12122017Tue
Last updateTue, 12 Dec 2017 10am

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Police reunite vintage photo album with owner


Megan V. Winslow/Town Crier
Janice Anne Duncan, center, flips through pages of the World War II-era photo album she assembled as a young woman. Police officers found the album in a homeless encampment.

She remembered most of the faces and could recite the names: friends, boyfriends and even casual acquaintances who floated into her life and out again. There’s the portrait of her father and hammy stills of her sisters playing mirrored images on opposite sides of an ornate frame. She saw her 20-year-old self playing tennis and serving waffles to GIs during World War II.

“It’s like seeing an old friend,” Janice Anne Duncan said of the photo album before her.

Photo by photo, Duncan on Friday revisited a life lived more than 70 years ago. She hadn’t realized it, but a treasured photo album she assembled as a young San Francisco resident had mysteriously found its way to a Mountain View homeless encampment, where Mountain View Police Department Sgt. Wahed “Wally” Magee and Community Outreach Officer Mike Taber discovered it in August.

“To be honest, I started looking through it there and kind of like enjoying the photos and realizing we needed to get it out,” Magee said.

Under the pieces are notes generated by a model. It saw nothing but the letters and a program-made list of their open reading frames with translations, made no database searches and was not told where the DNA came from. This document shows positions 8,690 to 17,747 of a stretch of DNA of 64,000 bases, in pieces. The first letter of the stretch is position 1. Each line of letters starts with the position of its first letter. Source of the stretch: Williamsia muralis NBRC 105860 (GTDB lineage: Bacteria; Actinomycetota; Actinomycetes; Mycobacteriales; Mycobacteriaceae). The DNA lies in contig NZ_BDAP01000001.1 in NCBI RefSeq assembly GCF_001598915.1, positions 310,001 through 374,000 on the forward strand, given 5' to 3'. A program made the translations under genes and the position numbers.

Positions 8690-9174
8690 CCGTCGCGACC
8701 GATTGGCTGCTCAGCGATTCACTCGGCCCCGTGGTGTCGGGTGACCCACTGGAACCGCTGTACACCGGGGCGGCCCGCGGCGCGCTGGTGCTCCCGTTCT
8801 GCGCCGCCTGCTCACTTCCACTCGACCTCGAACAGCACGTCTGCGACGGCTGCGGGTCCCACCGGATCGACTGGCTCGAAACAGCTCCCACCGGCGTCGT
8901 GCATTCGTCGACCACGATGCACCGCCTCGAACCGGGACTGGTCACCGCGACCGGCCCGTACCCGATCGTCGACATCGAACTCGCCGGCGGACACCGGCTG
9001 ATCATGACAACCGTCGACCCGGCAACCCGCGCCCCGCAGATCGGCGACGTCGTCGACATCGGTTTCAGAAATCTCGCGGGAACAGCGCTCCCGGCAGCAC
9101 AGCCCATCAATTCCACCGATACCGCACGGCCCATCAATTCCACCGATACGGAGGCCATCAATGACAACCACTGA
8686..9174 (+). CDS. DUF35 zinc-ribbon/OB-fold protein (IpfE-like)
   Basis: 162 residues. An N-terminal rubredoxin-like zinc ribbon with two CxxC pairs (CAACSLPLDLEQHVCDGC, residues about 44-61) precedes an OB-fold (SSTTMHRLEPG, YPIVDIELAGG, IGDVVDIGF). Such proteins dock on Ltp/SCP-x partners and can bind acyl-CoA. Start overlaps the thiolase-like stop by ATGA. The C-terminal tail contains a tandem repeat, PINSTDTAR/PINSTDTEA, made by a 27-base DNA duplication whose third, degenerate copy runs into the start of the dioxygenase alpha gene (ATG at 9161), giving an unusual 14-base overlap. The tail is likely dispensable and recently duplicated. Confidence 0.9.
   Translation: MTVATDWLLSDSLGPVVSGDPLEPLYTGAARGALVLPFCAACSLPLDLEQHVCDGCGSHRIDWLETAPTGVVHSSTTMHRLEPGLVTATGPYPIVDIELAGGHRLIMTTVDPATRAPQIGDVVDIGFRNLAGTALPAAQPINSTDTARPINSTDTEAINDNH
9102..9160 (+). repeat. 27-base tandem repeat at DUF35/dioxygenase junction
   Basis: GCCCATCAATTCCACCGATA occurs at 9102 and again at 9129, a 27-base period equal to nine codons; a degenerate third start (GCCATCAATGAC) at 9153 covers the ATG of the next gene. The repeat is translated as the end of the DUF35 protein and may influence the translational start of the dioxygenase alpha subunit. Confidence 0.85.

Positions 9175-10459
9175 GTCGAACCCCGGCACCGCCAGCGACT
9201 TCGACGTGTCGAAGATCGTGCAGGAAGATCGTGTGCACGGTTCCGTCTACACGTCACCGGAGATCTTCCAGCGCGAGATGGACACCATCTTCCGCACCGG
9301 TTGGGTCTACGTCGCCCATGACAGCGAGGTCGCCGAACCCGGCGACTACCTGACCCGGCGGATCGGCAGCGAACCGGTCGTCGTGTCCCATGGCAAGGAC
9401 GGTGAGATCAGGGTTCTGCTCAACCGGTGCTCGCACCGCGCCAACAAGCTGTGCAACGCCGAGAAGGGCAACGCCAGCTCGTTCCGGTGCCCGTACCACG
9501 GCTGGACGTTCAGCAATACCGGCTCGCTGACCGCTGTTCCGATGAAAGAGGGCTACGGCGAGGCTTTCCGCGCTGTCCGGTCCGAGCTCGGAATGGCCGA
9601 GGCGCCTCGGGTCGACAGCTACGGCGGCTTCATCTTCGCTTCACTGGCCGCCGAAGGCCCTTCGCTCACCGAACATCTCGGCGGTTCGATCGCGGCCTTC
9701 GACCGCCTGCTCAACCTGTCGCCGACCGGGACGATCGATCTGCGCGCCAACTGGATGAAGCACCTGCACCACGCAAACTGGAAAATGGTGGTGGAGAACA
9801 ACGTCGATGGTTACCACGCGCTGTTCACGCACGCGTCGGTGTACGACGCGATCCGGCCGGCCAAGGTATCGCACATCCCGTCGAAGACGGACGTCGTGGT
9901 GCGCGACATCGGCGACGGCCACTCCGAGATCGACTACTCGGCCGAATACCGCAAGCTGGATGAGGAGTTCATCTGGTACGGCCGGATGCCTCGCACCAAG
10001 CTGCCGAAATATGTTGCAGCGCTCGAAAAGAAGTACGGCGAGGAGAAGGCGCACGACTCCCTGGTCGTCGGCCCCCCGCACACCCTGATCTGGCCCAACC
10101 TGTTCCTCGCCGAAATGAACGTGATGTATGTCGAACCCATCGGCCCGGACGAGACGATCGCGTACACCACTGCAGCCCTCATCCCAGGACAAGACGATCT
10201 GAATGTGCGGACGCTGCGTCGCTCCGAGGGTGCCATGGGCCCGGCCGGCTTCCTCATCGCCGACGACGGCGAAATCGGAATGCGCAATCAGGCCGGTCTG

The police department launched a nationwide campaign to uncover the album’s rightful owner, but the search didn’t gain much traction until Community Services Officers Jodie Pierce and Leslie Hardie used the names printed on the backs of photos to conduct census searches on ancestry.com. Eventually they tracked Duncan to an address in Sunnyvale, but the home sold in July. The listing agent connected them with Duncan and her younger sister, Nancy Rose, who recently moved to live together at a Los Gatos retirement home.

Taber couldn’t sleep the night before the department presented the album to Duncan and Rose.

“I’m a big history buff, and I was very, very interested when I saw this photo album,” he said. “When you think about the histories in the photos, and unfortunately, a lot of the men were getting ready to go off to war, so you don’t know if this might be the only picture that’s left of this person that might have died during the war. They were very much friends.”

One image shows “Bob,” a soldier pictured at Camp Roberts. While flipping through the album Friday, Duncan and Rose told the Mountain View officers how a sniper killed him just before World War II ended. And there are entire pages chronicling Duncan’s romance with “Chuck,” the sailor she dated for a time. She knows he eventually became an engineer, but they lost touch.

Duncan and Rose estimate they last saw the photo album 35 years ago. They don’t know how it became lost, but it’s possible the family accidentally parted with it at an estate sale.

“We’re so grateful to you for being so determined to find us,” Rose told the officers as they parted.

“I think if any of us had a book that had this many memories in it, we would want it back,” Taber said. “So I think that’s what really drove all of us to get it back to you.”

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